`ALL art constantly aspires towards the condition of music,'' according to Walter Pater's famous, if disputable, sentence. Did he really mean to suggest that music is a higher form of art than painting - or architecture - or poetry? When I listen to music - something done with the most profoundly unorganized enjoyment and wandering of attention and gappy knowledge - it does seem to me sometimes that the reverse of Pater might also be true: all music constantly aspires towards the condition of painting - or architecture - or poetry. Particularly painting. This is bias, I expect....
I'm intrigued how the program notes provided at concerts - which generally attempt to describe pieces of music technically or in the emotional terms of changing moods - do occasionally resort to visual images. ``The adagio leads without a break into the finale, an extended movement in which the image of a gray, barren landscape is built up through the constant use of quiet dynamics.''
This quote, written by Caroline M. Smith, comes from the note for Shostakovich's String Quartet No. 10, when it was played (along with all the other 14 string quartets by the Soviet composer) at last year's Edinburgh Festival. Possibly being too literal, I listened expectantly to see that gray, barren landscape, but somehow I missed it. And I've tried again since, on CD. Still can't find it somehow. I'm sure it's there - at least for Caroline M. Smith.
But while the outlines of changing mood in program notes can be both suggestive and helpful (particularly with a composer like Shostakovich, who was convinced that music has the power to evoke various quite specific emotions, and often spelled them out in word-form), it strikes me that, when it comes to images leaping to mind as the music develops, we are dealing with something far more subjective. Something unprogrammed and ungraspable. Something essentially spontaneous. With music aspiring toward the condition of painting.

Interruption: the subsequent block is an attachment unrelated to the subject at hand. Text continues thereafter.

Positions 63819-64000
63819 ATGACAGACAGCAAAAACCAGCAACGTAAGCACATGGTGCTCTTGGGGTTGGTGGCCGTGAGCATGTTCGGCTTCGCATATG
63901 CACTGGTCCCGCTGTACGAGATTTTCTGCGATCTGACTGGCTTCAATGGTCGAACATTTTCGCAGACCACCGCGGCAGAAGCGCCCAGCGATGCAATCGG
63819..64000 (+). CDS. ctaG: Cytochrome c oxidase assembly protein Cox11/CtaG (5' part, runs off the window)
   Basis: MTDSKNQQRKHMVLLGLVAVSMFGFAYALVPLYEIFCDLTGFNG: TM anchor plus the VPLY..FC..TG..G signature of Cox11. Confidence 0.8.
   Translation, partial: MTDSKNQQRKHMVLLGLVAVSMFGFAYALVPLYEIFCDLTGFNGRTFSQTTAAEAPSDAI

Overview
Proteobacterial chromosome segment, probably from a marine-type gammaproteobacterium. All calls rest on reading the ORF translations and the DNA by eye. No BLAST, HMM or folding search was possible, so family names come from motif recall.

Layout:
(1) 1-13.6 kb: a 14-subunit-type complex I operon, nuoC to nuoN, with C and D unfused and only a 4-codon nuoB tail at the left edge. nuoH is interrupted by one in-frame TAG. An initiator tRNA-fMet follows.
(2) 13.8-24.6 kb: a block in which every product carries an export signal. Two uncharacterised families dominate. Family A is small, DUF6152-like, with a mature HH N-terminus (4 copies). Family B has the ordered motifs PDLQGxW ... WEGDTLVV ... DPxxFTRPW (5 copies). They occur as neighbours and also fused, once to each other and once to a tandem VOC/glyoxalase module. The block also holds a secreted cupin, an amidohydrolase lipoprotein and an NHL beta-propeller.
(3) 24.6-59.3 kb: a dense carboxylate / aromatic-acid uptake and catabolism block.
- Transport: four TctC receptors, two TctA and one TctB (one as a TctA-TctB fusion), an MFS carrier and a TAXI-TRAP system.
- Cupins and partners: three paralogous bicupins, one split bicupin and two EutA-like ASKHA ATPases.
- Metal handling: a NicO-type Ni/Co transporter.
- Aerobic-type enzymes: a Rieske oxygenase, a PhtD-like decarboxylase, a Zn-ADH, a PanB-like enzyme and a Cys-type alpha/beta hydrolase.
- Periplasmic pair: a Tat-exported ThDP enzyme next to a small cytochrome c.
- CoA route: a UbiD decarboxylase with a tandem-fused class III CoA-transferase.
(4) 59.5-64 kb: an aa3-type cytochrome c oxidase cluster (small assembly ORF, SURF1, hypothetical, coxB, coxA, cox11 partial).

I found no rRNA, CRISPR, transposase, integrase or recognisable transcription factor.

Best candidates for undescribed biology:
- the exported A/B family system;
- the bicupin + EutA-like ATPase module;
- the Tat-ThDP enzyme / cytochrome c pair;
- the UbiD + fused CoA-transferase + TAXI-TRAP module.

Listening every other morning over a period of 10 days to the entire Shostakovich string quartet cycle proved to be quite an experience - and not merely a kind of cultural endurance test. I became fascinated by the way his private language (and his quartets are relatively speaking more private than his larger-scale works) could take hold of two violins, a viola, and a cello and summon up such variation of feeling and sound. Compellingly percussive, plucked rhythms; jolting, fragmentary cacophanies; vast floodings of relentless, reaching sound ... spare and morose juxtapositions, thin; despairing passages of ``low moan'' or piercing shriek, squeaking or tapping moments of terror. One minute his music is naive and lucid like a child's song, next it's a climaxing folk dance, then it's dream or confusion, soothing melody, or bitter expressionism.
True to himself, Shostakovich doesn't use music in his quartets as escape from rigor or harshness, as evasion. Sentimental he is not. And although increasingly his themes are morbid and heavily oppressed, dispensing a kind of arid grief, I never found myself wanting to weep, which I have found happening with unexpected ease listening to Beethoven's late quartets.